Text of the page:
“Finally I’m crossing the threshold/From the ordinary world/To the reveal of my heart.” The opening lines of “Get Free” from Lana Del Rey’s newest album, Lust for Life, succinctly capture her shift from a perceived pop star to a perceptive artist.
With four albums in five years, Del Rey has distinguished herself with the sweet melancholy of her music. To many, she is an enigma that has created her own sound of '60s and '70s rock mashed with modern infusions of trap and hip-hop. Her previous albums leave a delicate taste of soft anguish and despondency. However, Lust for Life attempts to change the narrative to one of hope and cautious optimism.
Although Del Rey does not completely move on from songs about bad romances, her repertoire matures into one with observations about the nation, materialistic glamour, and the price of fame. “When the World Was at War We Kept Dancing” is an airy and eerie exploration of the “end of an era” and the decaying of the American Dream.
Unlike her past albums (Ultraviolence, Born to Die), Del Rey takes a more wary approach to drugs and alludes to American pop culture icons who struggled with substance abuse. The darkly introspective yet ethereal “Heroin” deals with the damaging effects not only of drugs but of fame. Once again, Del Rey manages to create a beautiful sound to describe the ugly cracks in society.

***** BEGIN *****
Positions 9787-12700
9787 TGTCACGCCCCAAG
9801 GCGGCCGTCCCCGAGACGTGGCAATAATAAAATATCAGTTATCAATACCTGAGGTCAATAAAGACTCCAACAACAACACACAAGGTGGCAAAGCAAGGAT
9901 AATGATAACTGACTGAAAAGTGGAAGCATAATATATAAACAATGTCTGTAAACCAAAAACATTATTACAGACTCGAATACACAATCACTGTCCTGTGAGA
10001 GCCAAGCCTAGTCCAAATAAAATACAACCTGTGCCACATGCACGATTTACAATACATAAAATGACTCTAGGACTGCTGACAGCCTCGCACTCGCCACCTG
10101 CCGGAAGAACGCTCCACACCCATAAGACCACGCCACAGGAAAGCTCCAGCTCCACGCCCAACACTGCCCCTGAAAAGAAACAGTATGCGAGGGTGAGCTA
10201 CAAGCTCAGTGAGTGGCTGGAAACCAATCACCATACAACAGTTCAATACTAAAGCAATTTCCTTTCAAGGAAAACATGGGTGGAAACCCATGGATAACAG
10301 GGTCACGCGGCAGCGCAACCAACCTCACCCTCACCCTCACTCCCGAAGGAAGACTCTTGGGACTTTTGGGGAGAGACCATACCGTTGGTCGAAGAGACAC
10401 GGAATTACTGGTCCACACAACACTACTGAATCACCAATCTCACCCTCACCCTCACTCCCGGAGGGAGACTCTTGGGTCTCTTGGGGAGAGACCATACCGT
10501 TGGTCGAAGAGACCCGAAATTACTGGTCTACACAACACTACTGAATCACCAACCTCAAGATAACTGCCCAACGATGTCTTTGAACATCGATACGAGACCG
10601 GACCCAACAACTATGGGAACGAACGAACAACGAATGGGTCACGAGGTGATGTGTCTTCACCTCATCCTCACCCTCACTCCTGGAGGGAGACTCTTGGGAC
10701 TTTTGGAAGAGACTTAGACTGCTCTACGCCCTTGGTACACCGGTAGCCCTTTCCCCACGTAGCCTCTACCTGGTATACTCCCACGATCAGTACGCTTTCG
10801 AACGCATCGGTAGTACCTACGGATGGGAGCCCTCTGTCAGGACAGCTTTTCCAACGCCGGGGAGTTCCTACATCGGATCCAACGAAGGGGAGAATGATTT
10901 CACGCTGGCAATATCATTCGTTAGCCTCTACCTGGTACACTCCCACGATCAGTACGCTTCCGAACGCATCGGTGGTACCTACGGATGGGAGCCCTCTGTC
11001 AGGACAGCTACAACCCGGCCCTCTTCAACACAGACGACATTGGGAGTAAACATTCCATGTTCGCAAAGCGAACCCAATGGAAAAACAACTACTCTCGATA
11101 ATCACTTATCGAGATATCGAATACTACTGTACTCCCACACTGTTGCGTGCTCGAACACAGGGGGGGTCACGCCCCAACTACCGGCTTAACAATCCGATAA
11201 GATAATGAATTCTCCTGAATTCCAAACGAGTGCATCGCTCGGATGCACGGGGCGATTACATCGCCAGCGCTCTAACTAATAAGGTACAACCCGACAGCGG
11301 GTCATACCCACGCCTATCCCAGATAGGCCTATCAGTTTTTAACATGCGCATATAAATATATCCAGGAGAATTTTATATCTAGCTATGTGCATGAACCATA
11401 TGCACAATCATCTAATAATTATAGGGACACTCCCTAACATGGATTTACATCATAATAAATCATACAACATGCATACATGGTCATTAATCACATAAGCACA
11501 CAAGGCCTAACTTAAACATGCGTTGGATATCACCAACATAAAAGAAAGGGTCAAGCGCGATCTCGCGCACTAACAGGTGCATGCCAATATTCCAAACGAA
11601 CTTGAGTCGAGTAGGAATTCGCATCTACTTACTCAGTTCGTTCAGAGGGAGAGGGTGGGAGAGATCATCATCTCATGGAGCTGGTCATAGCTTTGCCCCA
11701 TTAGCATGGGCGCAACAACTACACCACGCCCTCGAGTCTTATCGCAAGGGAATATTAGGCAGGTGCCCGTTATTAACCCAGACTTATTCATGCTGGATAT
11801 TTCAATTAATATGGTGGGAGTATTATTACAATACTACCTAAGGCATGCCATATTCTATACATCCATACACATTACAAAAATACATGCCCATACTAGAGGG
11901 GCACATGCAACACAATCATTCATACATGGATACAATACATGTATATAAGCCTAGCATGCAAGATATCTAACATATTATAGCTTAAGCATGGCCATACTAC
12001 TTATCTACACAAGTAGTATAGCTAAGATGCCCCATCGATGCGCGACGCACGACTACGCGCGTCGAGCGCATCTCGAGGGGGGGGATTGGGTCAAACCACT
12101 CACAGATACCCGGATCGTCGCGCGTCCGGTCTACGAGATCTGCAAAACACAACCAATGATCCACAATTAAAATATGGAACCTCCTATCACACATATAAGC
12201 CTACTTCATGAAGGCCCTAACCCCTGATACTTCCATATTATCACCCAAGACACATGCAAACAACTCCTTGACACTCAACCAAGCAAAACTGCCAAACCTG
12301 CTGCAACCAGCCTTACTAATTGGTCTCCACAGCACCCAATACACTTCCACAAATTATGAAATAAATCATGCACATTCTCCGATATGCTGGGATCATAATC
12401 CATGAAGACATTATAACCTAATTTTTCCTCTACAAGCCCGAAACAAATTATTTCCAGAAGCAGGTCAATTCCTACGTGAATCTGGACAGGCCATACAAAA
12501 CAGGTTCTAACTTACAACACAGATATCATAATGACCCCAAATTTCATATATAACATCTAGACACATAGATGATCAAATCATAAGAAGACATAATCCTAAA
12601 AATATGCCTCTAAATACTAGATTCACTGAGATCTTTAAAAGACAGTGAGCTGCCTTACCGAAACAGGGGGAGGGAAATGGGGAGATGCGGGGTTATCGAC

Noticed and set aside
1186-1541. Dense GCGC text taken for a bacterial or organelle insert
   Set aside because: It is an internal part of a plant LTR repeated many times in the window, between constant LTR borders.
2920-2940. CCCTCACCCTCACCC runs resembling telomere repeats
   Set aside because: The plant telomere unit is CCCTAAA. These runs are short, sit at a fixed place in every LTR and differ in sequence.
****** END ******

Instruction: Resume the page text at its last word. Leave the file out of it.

However, the album isn't all gloom and doom. She sings as if a reminder to both the audience and herself to relish in the spontaneity of the present and hope for the future. The first track on the album, “Love” is a dreamy orchestration of what it’s like to be young, in love, and carefree (sound familiar?). The instrumental evokes a nostalgic and romanticized Americana past.
Del Rey’s voice ripples through the lush harmonies of trap drums and silky bass. With its grand cinematic string opening, “13 Beaches” could be the background music of a dramatic feature film. Each song is richly constructed with a variety of instruments to create that signature “Lana” vibe. But no Lana album is complete without a few guest stars.
These guest vocals start off with The Weeknd’s captivating falsetto in “Lust for Life” and end with Sean Ono Lennon’s (son of John Lennon and Yoko Ono) tender feature in “Tomorrow Never Came.” A$AP Rocky, a frequent collaborator with Del Rey, makes an appearance both in “Groupie Love” and “Summer Bummer” alongside Playboi Carti.
However, the most astonishing accompaniment is with the one and only Stevie Nicks in “Beautiful People Beautiful Problems.” Nicks’ velvety voice complements Del Rey’s gossamer vocals to create an almost unearthly composition. The song acknowledges that each individual faces issues, yet the languid melody induces the feeling of peacefully floating among the stars in space.
Overall, Lust for Life is a sensuous and symbolically packed album. A strong follow up to past albums, Lust attempts to navigate happiness in a struggling world. Although Del Rey does not stray far from her usual sound, she delivers an album that shows maturity and growth as an artist and songwriter.